By Dave Woods
Digital market development manager
BRANSON, Mo. —
Jamie Terrell said she feels honored to have the chance to tell the stories of the children who sailed on RMS Titanic's maiden voyage.
"It's absolutely an honor," Terrell said as families toured the Branson museum and attraction's newest gallery. "We are all fascinated with it. We finally get to tell the children's stories. To talk about those brave little heroes -- the ones who stood there so tall and didn't cry. They stood there by their mommies and maybe the daddy wasn't allowed into the lifeboat."
Titanic Museum Attraction Branson's newest feature is dedicated to the 133 children who set sail onboard the ship of dreams more than a century ago. The ill-fated White Star liner hit an iceberg and sank to the bottom of the Atlantic Ocean in April 1912.
The museum and attraction is at the intersection of Highway 76 and Gretna Road and has had thousands of guests tour its ever-changing exhibits during its time docked on Branson's strip.
The women and children onboard were the first people allowed into the ship's lifeboats, Terrell explained. Many if not most of the men aboard had to stand by and hope for the best as their wives, daughters and sons were lowered into the icy water below.
The once-thought "unsinkable" leviathan broke in half and sank in less than three hours of shipboard chaos.
The children of the Titanic are the focus. Museum staff take special care to tell visitors the stories they are tasked with preserving.
"The new gallery is fantastic," Terrell said. "It's a children's gallery. You see colorful art, artifacts and all of the pictures of the children of Titanic. Their stories have hardly ever been talked about."
Women, children first
While the women and young ladies onboard were the first into the ship's few lifeboats, men as young as 13 were considered adults and had to stand by and watch their mothers and female siblings row away to safety.
"The cutoff age would be 13 for a young man, while 12-year-old boys would be sent out to sea with their mothers and sisters," Terrell said. "At 13, you wouldn't have been allowed into a lifeboat. Imagine being frightened just like the adults.
"Your father has just told you to take care of mommy and he will see you in a little bit. You feel that gulp in your throat because you know you won't see him again. Now, it's up to you to take care of mommy. It's your job. You stand there with tears in your eyes, and you know mommy won't see him again, but it's up to you. Can you imagine how brave they had to be?"
The attraction's owners and staff have taken special care to make new features that are appealing, educational and interactive. Terrell -- a self-described "Titaniac" -- and crew tell stories that resonate with adults and children alike.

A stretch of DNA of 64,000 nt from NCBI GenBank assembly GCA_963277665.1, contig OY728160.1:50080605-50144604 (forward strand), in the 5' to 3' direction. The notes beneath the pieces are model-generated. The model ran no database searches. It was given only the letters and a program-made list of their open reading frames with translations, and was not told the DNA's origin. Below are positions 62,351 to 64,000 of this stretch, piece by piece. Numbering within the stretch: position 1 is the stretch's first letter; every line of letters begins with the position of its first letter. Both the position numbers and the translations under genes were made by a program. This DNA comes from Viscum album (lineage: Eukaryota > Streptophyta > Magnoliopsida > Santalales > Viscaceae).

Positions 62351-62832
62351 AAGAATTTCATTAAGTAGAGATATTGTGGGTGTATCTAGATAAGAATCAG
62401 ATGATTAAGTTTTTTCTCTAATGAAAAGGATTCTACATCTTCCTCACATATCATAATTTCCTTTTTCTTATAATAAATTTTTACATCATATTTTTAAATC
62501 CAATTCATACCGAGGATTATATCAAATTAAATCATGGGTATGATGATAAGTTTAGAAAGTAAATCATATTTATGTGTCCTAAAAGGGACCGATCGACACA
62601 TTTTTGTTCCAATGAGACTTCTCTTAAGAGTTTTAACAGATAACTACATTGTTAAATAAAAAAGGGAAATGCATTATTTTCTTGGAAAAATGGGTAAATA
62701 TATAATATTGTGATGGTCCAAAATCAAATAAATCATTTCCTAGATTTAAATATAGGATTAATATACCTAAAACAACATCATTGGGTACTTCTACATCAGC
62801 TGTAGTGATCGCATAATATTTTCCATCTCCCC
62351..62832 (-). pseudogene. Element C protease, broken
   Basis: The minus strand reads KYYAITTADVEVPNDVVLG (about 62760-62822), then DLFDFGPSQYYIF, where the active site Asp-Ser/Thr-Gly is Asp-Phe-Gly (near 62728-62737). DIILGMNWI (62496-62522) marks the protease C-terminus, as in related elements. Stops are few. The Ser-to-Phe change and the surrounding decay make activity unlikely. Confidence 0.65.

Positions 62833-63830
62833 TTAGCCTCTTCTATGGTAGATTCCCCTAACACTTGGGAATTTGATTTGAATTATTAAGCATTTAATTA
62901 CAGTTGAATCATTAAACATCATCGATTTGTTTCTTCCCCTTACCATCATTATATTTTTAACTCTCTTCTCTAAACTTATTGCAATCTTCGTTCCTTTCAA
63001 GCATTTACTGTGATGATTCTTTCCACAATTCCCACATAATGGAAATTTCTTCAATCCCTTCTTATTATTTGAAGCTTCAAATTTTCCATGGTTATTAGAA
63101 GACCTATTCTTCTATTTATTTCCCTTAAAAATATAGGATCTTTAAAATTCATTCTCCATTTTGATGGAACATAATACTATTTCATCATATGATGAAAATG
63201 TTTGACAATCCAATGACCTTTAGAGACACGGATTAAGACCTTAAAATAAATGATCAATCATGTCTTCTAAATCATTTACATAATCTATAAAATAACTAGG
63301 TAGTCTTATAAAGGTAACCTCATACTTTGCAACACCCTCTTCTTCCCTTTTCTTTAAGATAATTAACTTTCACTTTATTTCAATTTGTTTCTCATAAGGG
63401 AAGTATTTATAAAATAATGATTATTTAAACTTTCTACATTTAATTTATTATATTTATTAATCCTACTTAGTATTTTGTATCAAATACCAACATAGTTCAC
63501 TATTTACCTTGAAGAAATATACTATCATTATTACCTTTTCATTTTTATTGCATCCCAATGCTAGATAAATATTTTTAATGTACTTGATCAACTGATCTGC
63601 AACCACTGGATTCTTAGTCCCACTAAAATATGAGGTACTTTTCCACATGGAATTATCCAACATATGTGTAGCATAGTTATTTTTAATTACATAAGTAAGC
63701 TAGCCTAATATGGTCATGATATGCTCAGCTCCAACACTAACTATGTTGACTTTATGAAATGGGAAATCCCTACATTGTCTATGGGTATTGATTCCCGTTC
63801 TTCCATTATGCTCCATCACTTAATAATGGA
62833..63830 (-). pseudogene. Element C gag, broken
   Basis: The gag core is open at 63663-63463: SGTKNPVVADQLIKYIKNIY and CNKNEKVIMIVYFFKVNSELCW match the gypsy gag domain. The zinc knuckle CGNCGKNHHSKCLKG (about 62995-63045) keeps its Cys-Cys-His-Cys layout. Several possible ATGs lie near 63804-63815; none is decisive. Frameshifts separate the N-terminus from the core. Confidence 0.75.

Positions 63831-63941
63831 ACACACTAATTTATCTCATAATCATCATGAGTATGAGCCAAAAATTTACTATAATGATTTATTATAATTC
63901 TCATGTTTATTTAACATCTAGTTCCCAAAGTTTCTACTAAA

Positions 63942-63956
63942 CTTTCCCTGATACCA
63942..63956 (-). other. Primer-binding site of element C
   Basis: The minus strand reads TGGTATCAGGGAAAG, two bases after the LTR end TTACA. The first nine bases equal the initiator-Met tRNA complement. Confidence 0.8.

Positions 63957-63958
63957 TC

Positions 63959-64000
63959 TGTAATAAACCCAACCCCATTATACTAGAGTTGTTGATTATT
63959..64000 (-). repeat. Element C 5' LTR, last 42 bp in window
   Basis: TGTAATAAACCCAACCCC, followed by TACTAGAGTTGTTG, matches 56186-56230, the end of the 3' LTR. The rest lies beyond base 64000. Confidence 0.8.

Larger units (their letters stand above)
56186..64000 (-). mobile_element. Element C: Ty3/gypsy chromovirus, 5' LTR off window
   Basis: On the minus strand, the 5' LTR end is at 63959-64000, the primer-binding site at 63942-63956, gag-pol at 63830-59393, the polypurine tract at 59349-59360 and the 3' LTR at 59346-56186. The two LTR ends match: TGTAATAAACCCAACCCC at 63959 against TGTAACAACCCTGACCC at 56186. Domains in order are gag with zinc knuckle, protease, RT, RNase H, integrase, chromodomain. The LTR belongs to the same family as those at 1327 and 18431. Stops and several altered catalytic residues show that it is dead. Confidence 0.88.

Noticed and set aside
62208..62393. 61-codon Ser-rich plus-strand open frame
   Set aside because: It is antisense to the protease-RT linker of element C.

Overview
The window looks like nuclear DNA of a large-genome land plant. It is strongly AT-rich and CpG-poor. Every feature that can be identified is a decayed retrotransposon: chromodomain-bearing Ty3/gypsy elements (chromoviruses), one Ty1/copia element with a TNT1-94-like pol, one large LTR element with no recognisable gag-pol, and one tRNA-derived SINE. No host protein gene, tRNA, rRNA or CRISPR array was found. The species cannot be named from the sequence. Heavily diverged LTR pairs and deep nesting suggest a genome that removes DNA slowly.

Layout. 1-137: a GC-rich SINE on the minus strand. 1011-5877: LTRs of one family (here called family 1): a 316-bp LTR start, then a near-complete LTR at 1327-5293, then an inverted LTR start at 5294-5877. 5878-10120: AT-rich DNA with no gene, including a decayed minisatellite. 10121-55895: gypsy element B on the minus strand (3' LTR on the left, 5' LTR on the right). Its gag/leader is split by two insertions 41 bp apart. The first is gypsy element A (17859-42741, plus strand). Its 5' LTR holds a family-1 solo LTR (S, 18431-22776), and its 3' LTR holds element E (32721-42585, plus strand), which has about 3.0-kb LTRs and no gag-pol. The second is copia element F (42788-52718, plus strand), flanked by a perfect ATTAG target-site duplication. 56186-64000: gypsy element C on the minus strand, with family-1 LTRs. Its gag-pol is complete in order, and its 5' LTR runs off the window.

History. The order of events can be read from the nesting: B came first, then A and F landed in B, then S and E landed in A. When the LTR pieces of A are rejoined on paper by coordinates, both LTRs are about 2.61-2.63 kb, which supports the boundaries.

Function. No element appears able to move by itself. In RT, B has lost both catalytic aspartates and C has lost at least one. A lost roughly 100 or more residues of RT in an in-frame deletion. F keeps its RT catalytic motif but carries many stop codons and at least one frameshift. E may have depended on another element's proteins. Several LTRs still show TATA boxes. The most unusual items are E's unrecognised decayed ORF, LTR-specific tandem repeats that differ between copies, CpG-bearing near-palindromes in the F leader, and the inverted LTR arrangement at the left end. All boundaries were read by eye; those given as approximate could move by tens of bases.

"The stories that resonate with them are those to which they can relate," she said. "Everyone has a mother and a father, even if they haven't seen them in years. They remember something about their childhood."
Younger children identify with artifacts, toys of the era and the stories staffers tell in the children's gallery.
"Little kids who come relate to the stories," she said. "Every kid has a favorite toy. There was a child on board, Master Robert Spedden, who had his favorite toy, a little white teddy bear. When you come to Titanic you will notice white polar bears everywhere. A Steiff bear, in particular, was one (Robert Spedden) had with him onboard. A Steiff bear is a centerpiece of the new gallery. He still looks pretty good for being more than 100 years old.
"It's our favorite artifact and toy in the gallery. It's our security blanket, and from now on that will never change."
Photos and artifacts
Terrell said parents identify with the story of young Master Spedden and the temporary loss of his favorite toy and security blanket.
"That's exactly what happened to Robert," she said. "He lost his favorite toy. Can you imagine mommy and daddy? They've survived the Titanic, but now they have lost their child's favorite toy? It's a much bigger deal to Robert, who is 6 years old, than the sinking of the ship."
Eventually a crew member found the bear and the pair were reunited, Terrell said. His mother wrote a story called "Polar, the Titanic Bear."
"It was a true story about the Spedden family's time on Titanic, and it was told through the eyes of the polar bear," she said. "So, when we repeat stories, we realize how things haven't really changed; how emotions haven't changed."
Terrell said that's what resonates with Titanic guests, even a century later.
"We can feel it today," she said. "It really happened 100 years ago to people we don't know and will never know, but we know how that feels. And that human emotion really resonates with them."
An interactive video-polar bear draws visitors of all ages into virtual conversations and shares the story of Titanic's children.
Terrell said children's interest begins the moment they cross the gangway and enter the attraction.
"It starts at the beginning when you get your boarding pass," she said. "The crew lets you know about the new Children of Titanic gallery. The moment we say that, the kids' eyes light up. Until that point, children might think there isn't anything for them because they think they are going to go to a museum. Then they discover there are stories of little children just like them, and the idea excites them. Then they get to the gallery and see the pictures and the types of toys they had. They relate and suddenly it's about them, and they have a place in the museum."